Canton Tea Party Founder

Grandmother Challenges Ethics of Ethics Commission by Garland Favorito

grandmother challenges ethics commission

Garland Favorito is with Carolyn Cosby.
Grandmother Challenges Ethics of Ethics Commission

ATLANTA, GA – Canton Tea Party founder Carolyn Cosby, a 67-year-old grandmother with physical health challenges, is appealing ethics complaints that she should have registered her small social interest groups as political action committees. The claim alleges she expressly advocated for or against issues or candidates while Cosby contends the advocacy was implicit. Her July 25th appeal hearing in Fulton County Superior Court presented a new challenge to the ethics of the Georgia State Ethics Commission.

The commission’s reputation was shattered in 2012 when it was forced to pay over $3 million dollars to four former employees in wrongful termination lawsuits after they were fired or had their pay diminished while the commission investigated the 2010 campaign of Governor Nathan Deal. The commission was subsequently defunded, restructured and renamed the Georgia Government Transparency and Campaign Finance Commission. It then cut a “Deal deal” which fined the Governor $3,350 for questionable expenditures that were not fully investigated. These included over $300,000 in non-disclosed or potentially misdirected payments involving his daughter-in-law and private plane flights.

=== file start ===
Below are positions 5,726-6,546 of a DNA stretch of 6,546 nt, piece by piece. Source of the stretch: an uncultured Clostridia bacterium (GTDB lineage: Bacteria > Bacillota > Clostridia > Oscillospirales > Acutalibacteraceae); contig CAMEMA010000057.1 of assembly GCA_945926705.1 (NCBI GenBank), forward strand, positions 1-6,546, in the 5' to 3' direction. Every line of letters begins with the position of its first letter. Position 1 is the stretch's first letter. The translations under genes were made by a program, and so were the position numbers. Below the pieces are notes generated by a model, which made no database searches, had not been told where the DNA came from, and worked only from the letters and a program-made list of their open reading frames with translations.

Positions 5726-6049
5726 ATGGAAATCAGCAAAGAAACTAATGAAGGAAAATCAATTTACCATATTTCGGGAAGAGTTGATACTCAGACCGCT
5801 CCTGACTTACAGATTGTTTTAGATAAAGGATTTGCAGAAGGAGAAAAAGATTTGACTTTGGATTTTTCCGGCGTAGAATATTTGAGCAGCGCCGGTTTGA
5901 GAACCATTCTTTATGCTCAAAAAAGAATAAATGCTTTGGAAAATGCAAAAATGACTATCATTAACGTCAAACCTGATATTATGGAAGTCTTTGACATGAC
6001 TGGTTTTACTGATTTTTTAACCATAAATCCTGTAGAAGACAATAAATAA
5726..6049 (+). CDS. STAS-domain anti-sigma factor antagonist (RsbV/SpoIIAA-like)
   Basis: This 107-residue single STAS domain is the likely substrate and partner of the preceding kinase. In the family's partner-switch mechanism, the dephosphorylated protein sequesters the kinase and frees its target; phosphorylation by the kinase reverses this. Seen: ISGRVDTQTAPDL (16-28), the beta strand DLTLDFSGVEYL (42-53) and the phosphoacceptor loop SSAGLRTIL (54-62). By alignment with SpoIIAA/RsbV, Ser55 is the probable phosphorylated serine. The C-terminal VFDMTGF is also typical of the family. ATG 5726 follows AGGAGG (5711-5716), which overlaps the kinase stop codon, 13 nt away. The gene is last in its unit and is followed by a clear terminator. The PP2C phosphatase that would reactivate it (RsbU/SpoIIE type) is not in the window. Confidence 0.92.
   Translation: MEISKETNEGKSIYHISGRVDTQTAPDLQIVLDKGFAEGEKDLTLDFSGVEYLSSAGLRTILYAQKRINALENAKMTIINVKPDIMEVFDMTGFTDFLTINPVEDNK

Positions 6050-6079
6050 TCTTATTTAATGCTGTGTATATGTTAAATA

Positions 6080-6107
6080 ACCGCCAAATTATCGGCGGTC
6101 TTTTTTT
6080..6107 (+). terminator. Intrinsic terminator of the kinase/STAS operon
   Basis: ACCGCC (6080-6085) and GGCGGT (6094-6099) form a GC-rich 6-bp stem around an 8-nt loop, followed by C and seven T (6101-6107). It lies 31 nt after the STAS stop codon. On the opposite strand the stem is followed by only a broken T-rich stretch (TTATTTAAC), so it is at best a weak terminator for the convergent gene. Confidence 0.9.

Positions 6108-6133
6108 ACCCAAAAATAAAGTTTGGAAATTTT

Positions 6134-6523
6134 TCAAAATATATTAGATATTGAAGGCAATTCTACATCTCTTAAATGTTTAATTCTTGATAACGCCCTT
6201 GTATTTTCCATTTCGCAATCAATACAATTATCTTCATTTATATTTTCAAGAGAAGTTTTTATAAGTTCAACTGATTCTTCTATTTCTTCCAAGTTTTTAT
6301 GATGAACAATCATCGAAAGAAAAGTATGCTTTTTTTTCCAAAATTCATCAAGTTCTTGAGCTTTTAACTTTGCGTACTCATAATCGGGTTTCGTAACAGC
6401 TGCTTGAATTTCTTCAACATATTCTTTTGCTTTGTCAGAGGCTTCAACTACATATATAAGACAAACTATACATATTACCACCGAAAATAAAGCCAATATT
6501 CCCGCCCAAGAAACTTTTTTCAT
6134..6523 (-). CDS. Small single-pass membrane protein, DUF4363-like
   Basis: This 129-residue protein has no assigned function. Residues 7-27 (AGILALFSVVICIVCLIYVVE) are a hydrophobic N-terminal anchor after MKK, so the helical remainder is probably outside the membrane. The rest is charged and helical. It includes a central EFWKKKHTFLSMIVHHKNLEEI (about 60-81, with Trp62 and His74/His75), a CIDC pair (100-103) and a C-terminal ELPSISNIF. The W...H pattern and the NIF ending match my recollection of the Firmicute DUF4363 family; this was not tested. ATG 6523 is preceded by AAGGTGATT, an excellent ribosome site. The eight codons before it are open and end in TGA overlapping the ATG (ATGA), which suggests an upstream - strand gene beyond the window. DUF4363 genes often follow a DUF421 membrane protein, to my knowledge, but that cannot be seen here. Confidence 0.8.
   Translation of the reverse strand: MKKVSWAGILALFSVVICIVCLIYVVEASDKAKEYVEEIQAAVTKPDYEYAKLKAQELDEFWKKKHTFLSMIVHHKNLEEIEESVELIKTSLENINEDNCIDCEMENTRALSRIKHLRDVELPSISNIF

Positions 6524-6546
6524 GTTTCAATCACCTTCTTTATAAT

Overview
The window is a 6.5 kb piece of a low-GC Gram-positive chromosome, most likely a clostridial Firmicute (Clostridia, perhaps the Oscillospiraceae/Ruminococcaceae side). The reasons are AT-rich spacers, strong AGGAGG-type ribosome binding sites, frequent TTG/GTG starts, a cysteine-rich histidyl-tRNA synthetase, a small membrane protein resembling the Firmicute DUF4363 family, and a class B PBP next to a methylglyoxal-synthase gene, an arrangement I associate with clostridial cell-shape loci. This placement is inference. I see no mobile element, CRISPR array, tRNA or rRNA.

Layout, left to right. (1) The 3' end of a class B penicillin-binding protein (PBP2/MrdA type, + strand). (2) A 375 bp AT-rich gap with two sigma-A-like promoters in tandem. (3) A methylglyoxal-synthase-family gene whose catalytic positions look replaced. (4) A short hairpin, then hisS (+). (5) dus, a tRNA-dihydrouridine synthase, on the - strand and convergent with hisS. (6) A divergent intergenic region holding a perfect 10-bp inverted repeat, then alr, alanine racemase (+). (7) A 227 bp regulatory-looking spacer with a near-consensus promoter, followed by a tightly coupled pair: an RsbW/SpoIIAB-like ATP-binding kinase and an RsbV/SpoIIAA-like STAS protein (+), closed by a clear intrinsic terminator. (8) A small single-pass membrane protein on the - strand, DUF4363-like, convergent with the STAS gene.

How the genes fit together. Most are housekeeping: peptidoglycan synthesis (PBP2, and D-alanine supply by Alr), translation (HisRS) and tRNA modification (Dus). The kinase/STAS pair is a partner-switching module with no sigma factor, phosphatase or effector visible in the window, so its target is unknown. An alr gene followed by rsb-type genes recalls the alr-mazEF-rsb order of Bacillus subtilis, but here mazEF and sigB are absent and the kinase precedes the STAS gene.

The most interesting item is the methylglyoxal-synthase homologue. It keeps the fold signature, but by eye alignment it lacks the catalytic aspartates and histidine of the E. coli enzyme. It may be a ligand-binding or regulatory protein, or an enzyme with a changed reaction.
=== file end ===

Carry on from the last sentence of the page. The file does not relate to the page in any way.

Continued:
But in Cosby’s case, the commission applied a double standard. An Administrative Law Judge (ALJ) fined her $30,000 although Cosby’s total expenditures for all groups were likely 1/10th of that. The commission never held a final hearing to review the ALJ decision. Cosby’s attorneys Bruce Fein and Stephen Humphreys argued her disproportionate fine and selective prosecution are arbitrary and capricious as well as a retaliatory attempt to silence watchdog groups who oppose the political establishment.

Georgia law states that anyone who may affect the outcome of an election must register as a committee, however, the commission has never attempted to enforce the law before [O.C.G.A. 21-5-3], O.C.G.A. 21-5-34]. Fein explained the U.S. Supreme Court already ruled in the 1976 Buckley v. Valeo case that Cosby’s implicit advocacy is protected by the 1st Amendment. Asst. Attorney General Christian Fuller, who represents the commission, did not refute that argument. Fein made the same argument at the ALJ hearing but Judge Stephanie Howells stated she could only rule on Georgia law, not constitutional issues even though she is sworn to uphold the U.S. and Georgia Constitutions.

Mrs. Cosby has established a new website to defend free speech rights. She first came under scrutiny from a complaint filed by a former Cherokee County commissioner. Cosby incurred much wrath after exposing “Bobo’s Boondoggle”, a landfill deal that was bungled by commissioners and cost Cherokee taxpayers millions of dollars.

Judge Jane Barwick will rule on the appeal. The Ethics commission chair is Mary Paige Adams and its Executive Director is Stefan Ritter. Ritter successfully argued for the state to retain its unverifiable voting system in a 2009 Georgia Supreme Court case.

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